The force of drag caused by air resistance is proportional to the SQUARE of your velocity...so double your speed, and you quadruple the energy required to overcome drag. This can be mitigated by reducing your drag coefficient (tight clothes...hair cut...hehe)....but can't be avoided.

The exact impact of that as an overall % of force (or proportionally effort/energy) required to run at a particular speed is what matters. At lower speeds I've heard its almost irrelevant...but at middle distance speeds...ie 20kph or faster it starts to hit 15% of overall effort...maybe.

My own personal anecdotal experience is this: When running at about 12kph on the treadmill at 1% incline, when i transitioned to outdoors I found it much easier. Where I found it difficult to maintain 12kph for longer than 20-25minutes on the 1% treadmill, i could do 50minutes at 12kph outdoors.

However now, where i have difficulty doing 15kph for 20minutes on the treadmill at 1%, when i go outside, I have equal if not slightly more difficulty maintaining that pace...I don't know if 3kph is sufficient difference to account for that. It could be other factors like TheEd mentions.

Also, my experience across numerous different treadmills on my travels is that occasionally you get one that is mis-calibrated...I've ran on a few where the incline doesn't work (it says it works, but doesn't move). hehe. Overall though i have found most comparable/consistent from workout to workout, which is probably ultimately more important.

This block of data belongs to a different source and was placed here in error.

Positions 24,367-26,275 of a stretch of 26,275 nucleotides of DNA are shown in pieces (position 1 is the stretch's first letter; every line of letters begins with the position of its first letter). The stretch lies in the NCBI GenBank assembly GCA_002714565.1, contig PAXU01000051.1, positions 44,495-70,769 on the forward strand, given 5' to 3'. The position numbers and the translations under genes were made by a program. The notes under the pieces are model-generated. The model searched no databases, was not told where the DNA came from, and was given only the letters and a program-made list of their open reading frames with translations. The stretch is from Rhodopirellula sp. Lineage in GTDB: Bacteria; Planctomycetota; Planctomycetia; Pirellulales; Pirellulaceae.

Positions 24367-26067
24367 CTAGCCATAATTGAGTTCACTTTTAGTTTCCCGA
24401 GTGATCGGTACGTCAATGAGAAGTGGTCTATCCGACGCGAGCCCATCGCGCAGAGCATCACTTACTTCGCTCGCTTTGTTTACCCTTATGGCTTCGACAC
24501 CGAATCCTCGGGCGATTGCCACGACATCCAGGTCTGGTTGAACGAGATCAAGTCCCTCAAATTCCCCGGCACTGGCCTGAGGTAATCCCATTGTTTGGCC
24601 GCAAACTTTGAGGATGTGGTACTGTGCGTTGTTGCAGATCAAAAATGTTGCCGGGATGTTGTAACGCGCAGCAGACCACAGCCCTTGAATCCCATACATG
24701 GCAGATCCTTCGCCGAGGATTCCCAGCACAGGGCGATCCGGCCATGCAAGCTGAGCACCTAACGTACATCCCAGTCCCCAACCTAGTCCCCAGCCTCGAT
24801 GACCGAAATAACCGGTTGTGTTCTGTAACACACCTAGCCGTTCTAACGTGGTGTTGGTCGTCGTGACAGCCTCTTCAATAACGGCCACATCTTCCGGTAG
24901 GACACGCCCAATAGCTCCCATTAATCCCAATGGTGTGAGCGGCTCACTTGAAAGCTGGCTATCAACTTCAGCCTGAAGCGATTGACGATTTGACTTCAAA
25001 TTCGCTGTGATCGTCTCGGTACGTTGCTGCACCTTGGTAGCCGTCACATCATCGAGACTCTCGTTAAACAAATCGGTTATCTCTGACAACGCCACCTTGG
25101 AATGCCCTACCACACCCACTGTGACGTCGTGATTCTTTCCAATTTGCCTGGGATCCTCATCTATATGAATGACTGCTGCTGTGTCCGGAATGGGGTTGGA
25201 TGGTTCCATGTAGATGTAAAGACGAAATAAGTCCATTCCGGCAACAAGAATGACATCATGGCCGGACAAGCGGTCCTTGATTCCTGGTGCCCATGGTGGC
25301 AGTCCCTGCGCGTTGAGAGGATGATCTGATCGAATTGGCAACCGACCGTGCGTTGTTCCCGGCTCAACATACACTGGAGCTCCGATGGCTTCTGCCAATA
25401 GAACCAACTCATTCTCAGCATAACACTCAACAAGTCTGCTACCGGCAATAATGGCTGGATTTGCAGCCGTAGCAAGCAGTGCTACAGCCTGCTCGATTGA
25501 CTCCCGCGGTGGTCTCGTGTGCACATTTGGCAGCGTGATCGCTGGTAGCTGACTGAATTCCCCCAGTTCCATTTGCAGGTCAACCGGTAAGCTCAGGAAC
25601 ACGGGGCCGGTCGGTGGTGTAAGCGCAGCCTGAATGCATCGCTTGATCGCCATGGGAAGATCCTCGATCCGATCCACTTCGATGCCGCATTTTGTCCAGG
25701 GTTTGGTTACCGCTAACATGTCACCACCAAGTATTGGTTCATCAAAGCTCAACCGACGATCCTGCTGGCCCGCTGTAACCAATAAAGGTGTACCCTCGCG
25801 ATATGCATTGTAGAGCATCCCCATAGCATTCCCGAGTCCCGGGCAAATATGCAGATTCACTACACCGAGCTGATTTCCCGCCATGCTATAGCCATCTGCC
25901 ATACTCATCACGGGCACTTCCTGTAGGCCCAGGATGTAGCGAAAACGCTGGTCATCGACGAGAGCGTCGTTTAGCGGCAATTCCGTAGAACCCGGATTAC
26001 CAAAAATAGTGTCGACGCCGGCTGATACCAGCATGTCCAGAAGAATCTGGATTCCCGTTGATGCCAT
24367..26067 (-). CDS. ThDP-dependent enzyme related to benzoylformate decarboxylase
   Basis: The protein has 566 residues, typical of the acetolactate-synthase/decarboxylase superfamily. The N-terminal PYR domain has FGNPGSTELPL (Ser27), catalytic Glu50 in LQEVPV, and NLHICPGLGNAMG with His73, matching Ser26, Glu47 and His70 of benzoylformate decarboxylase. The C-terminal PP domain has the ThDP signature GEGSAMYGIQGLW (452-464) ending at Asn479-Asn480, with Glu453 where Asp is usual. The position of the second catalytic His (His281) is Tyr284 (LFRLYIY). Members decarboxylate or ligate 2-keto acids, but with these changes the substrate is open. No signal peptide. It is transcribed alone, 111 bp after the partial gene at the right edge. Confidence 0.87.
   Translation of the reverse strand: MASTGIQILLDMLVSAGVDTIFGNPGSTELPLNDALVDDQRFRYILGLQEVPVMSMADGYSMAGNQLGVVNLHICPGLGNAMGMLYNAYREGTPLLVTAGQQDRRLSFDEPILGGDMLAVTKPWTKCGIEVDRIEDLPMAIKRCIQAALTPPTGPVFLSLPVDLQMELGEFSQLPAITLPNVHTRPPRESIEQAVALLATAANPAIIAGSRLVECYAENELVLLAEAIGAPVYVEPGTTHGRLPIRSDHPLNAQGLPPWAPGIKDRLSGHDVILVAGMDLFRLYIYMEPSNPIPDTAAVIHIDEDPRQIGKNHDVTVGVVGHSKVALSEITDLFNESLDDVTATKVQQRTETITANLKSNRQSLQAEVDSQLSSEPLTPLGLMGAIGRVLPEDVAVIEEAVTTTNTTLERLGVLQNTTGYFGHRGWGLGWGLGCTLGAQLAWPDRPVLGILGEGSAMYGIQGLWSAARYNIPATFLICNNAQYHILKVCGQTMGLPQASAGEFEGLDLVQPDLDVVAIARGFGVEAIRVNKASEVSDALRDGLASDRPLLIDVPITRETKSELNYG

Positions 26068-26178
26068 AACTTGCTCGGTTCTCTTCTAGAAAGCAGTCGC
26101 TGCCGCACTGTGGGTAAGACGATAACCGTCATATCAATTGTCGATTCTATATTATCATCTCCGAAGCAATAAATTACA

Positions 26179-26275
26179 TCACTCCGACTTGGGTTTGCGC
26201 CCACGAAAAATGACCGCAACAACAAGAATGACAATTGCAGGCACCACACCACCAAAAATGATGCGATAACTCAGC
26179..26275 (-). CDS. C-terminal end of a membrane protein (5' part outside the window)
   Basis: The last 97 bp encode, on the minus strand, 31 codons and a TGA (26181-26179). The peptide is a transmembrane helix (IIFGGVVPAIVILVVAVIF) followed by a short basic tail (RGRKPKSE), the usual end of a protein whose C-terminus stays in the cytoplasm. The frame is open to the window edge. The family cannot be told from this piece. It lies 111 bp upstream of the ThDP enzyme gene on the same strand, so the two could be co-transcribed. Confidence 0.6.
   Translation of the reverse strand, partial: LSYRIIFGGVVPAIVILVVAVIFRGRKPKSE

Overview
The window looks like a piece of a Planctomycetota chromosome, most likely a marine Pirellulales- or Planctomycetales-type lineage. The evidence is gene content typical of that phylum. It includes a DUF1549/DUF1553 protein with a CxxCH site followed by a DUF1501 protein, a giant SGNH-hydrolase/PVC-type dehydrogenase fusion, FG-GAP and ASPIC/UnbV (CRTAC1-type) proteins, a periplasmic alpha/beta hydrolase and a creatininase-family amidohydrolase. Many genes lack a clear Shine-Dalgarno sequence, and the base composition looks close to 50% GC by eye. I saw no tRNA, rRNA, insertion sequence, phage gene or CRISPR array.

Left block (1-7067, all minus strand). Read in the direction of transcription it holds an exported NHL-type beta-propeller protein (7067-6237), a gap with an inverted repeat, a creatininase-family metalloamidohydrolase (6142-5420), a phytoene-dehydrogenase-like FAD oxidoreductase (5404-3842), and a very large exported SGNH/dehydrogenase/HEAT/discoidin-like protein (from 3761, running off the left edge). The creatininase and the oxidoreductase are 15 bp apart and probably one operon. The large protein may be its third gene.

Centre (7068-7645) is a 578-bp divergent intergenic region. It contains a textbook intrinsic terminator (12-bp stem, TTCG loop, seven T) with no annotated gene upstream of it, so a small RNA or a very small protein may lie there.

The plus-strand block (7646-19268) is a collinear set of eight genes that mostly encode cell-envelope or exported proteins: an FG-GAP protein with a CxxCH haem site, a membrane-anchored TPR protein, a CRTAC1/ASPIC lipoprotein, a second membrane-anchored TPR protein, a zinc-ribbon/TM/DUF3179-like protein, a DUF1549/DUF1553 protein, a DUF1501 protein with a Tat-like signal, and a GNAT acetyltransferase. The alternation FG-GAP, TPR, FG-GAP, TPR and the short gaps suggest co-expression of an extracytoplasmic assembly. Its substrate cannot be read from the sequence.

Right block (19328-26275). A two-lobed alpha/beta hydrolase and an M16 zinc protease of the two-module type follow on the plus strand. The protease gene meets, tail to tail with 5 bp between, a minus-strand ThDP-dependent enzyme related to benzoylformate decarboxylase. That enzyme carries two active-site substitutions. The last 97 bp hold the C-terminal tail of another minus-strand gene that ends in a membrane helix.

I think the idea that the belt pulls your feet along and thus makes it easy is false though...If you don't push off the belt with the same force as if you were running at that speed, you will eventually fall off the end of the belt. The belt is moving one way at a certain speed - just like the ground. The only way for you to keep going forward at that speed is to exert the appropriate force against the belt to push yourself forward (or more correctly push yourself to a stationary position relative to the machine..hehe).

TheEd - I think the ability to dial in an exact pace is a bonus of treadmill training...It definitely makes it easier to push myself at a certain pace, where as outdoors i might end up slowing down due to a lack of mental discipline. But that doesn't speak to the energy requirements...though, perhaps you're onto something with the different bio mechanics coming into play..if i'm mentally unprepared to push a certain pace i might start flailing around where as i'm pushed at it robotically on the treadmill making it easier....


I wish there was an easy way to check a treadmill to see if its calibrated...
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Old 27-03-2012, 07:14 PM   #7
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Quote:
Hey Dean - I'm curious what sort of speeds were you running at that you noticed this difference so as to add the 1%?
Anywhere between 11 and 15km/h depending on training.

Quote:
My own personal anecdotal experience is this: When running at about 12kph on the treadmill at 1% incline, when i transitioned to outdoors I found it much easier. Where I found it difficult to maintain 12kph for longer than 20-25minutes on the 1% treadmill, i could do 50minutes at 12kph outdoors.
My experience is the same whether with an incline or not, I think the tediousness and boredom make the running harder on a treadmill. I would rather run outdoors, as I enjoy it more.

Quote:
Also, my experience across numerous different treadmills on my travels is that occasionally you get one that is mis-calibrated...I've ran on a few where the incline doesn't work (it says it works, but doesn't move). hehe. Overall though i have found most comparable/consistent from workout to workout, which is probably ultimately more important.
Because I use my S3 stride sensor, I can compare treadmill calibration, and find that most of them are within 1% of each other. I do find the cheaper ones are not always as good.